How to File a Successful VA MST Claim
Published February 11, 2021
Sexual harassment and assault, unfortunately, happen in the military with some frequency. Fortunately, the VA recognizes this and provides disability benefits for the resulting trauma, referred to as “military sexual trauma” or “MST.”
In this post, we’ll explain how to file an MST disability claim with the VA successfully.
What is Military Sexual Trauma?
Any service member can experience MST, regardless of gender, sexual orientation, or military rank. Sometimes the offending party is a fellow soldier, and sometimes, a superior officer. Sometimes the offender is a civilian.
The VA uses the term “military sexual trauma” (MST) to refer to sexual assault or harassment against a service member during their period of service. MST includes any sexual activity or threats of sexual activity directed at a soldier against their will.
- Being pressured or coerced into sexual activities, such as with threats of negative treatment if you refuse to cooperate or with promises of better treatment in exchange for sex
- Someone having sexual contact with you without your consent, such as when you were asleep or intoxicated
- Being physically forced to have sex
- Being touched in a sexual way that made you uncomfortable
- Repeated comments about your body or sexual activities
- Threatening and unwanted sexual advances
How to File a Successful MST Claim
Recognizing a Possible MST Claim
The first step to obtaining VA disability compensation for MST is to recognize whether you may have a claim. There can be a significant lag time, sometimes many years, from the time of the MST incident to when mental health symptoms begin to manifest themselves. Like other types of psychological or physical trauma, MST can cause severe mental health problems, such as post-traumatic stress disorder (PTSD), major depressive disorder, substance abuse, and many others. The VA recognizes MST cases as PTSD from a Personal Assault.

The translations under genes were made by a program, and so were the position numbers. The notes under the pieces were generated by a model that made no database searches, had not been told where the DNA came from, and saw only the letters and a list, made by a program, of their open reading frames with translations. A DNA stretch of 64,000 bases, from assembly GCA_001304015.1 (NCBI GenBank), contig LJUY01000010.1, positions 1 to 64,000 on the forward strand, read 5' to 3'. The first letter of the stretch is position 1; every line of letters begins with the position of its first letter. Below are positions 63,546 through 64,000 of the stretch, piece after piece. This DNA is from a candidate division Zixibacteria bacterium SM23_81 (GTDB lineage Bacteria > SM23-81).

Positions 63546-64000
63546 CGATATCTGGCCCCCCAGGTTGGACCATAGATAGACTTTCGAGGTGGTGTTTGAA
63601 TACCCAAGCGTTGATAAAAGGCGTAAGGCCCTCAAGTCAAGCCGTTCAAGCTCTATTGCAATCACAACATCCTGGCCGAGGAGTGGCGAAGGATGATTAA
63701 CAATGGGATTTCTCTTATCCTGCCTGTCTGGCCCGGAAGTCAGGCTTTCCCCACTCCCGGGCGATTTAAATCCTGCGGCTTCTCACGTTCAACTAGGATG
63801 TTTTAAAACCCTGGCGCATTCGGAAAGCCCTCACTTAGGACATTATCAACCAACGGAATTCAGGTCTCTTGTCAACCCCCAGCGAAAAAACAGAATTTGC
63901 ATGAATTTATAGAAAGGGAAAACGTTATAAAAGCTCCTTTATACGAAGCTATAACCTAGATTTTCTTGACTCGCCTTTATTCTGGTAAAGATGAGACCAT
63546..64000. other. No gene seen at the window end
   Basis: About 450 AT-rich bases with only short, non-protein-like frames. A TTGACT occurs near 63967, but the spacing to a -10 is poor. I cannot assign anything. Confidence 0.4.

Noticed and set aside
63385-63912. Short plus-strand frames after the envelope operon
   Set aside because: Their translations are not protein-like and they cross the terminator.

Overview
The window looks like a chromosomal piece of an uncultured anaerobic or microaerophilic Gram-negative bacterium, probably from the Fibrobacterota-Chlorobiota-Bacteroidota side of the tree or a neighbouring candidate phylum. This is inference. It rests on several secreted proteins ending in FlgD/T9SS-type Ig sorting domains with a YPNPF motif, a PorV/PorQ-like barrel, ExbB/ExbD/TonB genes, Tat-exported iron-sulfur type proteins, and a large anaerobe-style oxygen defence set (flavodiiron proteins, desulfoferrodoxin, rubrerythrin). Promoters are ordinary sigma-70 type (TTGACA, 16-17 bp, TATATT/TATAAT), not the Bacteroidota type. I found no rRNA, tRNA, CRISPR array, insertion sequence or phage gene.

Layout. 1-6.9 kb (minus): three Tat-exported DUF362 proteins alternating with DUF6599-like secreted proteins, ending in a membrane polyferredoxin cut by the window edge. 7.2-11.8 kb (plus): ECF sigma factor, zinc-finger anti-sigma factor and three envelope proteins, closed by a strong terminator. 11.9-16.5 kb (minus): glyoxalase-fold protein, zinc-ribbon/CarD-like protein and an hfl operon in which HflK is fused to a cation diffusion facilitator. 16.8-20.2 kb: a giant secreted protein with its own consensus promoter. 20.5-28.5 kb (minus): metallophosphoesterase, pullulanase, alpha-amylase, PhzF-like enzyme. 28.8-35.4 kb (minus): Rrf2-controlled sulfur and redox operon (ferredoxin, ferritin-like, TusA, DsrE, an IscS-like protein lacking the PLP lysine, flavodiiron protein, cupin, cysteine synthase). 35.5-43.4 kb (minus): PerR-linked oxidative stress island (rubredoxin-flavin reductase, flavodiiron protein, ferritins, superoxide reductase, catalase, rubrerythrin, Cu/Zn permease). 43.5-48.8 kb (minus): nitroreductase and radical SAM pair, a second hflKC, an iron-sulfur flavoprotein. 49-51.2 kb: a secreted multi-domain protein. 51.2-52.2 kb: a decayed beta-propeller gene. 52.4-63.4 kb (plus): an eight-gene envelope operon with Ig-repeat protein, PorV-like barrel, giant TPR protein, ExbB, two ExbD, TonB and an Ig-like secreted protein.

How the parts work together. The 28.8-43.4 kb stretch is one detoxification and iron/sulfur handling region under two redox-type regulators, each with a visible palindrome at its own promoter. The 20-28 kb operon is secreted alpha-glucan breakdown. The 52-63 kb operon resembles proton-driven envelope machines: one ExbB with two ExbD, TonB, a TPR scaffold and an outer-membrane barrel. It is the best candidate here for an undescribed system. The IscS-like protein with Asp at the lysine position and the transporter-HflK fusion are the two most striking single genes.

Symptoms you may experience could include:
- Disturbing memories or nightmares
- Deep-seated fear or discomfort in dealing with the same gender as the assailant
- Chronic anxiety and panic attacks
- A need to avoid people
- Difficulty feeling safe
- Feelings of depression or numbness
- Problems with alcohol or other drugs
- Feeling isolated from other people
- Problems with anger, irritability, or other strong emotions
- Issues with sleep
- Physical health problems
Two Proof Requirements for an MST Claim
The proof requirements for an MST claim are the same as for all VA mental disorder claims. Because most MSTs lead to a diagnosis of PTSD, they are usually handled as PTSD claims.
There are two important parts to an MST claim: (1) “credible evidence” of the trauma-inducing event; and (2) a “nexus” or connection between that event and the resulting trauma symptoms. This may sound difficult, but it is not an insurmountable task.
A PTSD claim (and thus also MST claims) has a unique requirement which does not apply to other VA mental health disorder claims. This requirement is that Credible Evidence of the Occurrence of the Trauma is provided (“Credible Evidence requirement”).
This means that you must come forward with evidence other than your own testimony or statements showing that the alleged in-service trauma actually occurred.
The best evidence of the occurrence of trauma is a contemporary military report or documentation of the trauma, but there are other types of evidence too.
The VA understands that sometimes no contemporaneous report was made. Many victims of MST have kept quiet about the incident due to embarrassment, shame, or fear. Often no immediate official military report is made because the soldier thinks they can deal with it on their own. Because the VA understands this reality, it allows MST claimants to satisfy the Credible Evidence requirement by other means, so-called “markers,” or circumstantial evidence of your emotional reaction to the MST.